Nesting or hoarding? How to offer help.

Reading Tim: 5 minutes

We no longer call it hoarding or call a person a hoarder.  Now we refer to it as hoarding disorder and a person with a hoarding disorder.  There is much more respect for the journey being travelled by the person with a hoarding disorder.

Much is still not completely understood about hoarding disorder.  Is it genetic, is it learned behaviour, is it caused by a mental wellness issue that triggers it?  Is it a combination of all of these?

Making Peace with the Things in Your Life

In Making Peace with the Things in Your by Cindy Glovinsky, she writes about the internal battles of guilt and shame and by making peace with those a person can make peace with their things. She talks about figuring out what is going on in the person’s life so they can figure why they are doing what they are doing. Part I  talks about assumptions, Part II looks at habits and feelings, Part III describes possible causes of dealing with things and solutions and Part IV looks at ways to detach oneself from automatic emotional responses that perpetuate cycles of clutter.

Hoarding disorder is a complex situation involving learning how to change automatic responses that perpetuate clutter cycles. Click To Tweet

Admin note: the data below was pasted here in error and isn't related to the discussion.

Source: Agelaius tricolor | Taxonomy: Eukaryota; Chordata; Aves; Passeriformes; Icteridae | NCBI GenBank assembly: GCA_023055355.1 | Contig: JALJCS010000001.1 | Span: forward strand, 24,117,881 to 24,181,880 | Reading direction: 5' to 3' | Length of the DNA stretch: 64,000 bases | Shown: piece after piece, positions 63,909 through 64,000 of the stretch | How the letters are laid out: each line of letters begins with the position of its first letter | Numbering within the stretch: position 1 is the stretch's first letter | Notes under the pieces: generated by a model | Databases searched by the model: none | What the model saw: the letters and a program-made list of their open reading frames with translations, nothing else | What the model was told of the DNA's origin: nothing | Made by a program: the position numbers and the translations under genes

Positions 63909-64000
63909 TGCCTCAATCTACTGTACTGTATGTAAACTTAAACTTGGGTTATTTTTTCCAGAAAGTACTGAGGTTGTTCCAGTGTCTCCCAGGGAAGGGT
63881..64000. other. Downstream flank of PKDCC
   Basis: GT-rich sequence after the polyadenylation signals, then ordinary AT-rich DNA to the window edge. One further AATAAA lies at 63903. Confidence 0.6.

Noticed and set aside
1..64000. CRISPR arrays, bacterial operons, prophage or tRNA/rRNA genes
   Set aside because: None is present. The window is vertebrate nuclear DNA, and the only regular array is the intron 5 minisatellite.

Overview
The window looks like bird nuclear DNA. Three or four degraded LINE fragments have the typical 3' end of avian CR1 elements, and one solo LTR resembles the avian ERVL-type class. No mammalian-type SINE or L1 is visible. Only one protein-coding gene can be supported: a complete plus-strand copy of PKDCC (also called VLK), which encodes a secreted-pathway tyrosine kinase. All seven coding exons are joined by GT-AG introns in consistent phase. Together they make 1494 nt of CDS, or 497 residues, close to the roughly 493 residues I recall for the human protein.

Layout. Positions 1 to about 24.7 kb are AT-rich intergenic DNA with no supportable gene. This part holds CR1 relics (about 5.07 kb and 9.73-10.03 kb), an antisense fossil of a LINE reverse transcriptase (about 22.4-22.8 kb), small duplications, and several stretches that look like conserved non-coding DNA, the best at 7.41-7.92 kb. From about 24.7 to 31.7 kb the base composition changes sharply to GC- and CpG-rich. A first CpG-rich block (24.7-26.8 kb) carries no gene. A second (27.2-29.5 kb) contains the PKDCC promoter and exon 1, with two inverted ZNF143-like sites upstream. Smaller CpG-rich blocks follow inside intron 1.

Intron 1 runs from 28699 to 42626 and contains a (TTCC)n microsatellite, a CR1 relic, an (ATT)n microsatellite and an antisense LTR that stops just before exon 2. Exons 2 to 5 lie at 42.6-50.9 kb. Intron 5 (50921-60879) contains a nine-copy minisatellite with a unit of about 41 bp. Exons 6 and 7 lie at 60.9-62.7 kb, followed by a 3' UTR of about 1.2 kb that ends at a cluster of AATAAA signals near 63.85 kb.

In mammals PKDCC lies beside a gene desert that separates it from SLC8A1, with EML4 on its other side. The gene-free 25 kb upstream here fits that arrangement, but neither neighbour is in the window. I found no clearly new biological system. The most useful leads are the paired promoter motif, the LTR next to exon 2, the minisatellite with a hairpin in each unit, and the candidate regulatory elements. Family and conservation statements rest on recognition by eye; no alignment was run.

Cluttered Pearls The Stigma of Hoarding

This 2013 article takes a close look at the many different types of behaviours involved in hoarding.  The information is still true today. I hope you enjoy  this perspective written by  Jean Oliver  http://www.nexusnewspaper.com/2013/01/24/cluttered-pearls-the-stigma-of-hoarding/

 

Stigma of Hoarding

Hoarding Scale 

The Institute of Challenging Disorganization is a resource for many different types of organizational problems including hoarding disorder. They developed the ICD® Clutter-Hoarding Scale® that is based on five levels of clutter. 

Clutter Image Rating 

The Clutter Image Rating scale (with 9 levels/photos)  was created by Dr. Randy Frost and Dr. Gail Steketee. They are experts in the field of hoarding.  Their books are a good resource.


Offering Help 

A lot of times a friend or family member will offer help. Too often the person thinks it would be better for the friend with hoarding disorder to have a less cluttered space.  The help is usually offered in a well-meaning manner.  If the person with the hoarding disorder is not ready to change, progress will not be made or if some is made it will not be a lasting change. Talk to them about what they want and need.  It may be to join a group for peer support in conquering their hoarding habits, working with a therapist or working with a Professional Organizer.  The journey of changing habits and conquering shame is long but worth the time, energy and support you can give them.

Did I miss anything? Let me know in the comments about your hoarding disorder journey.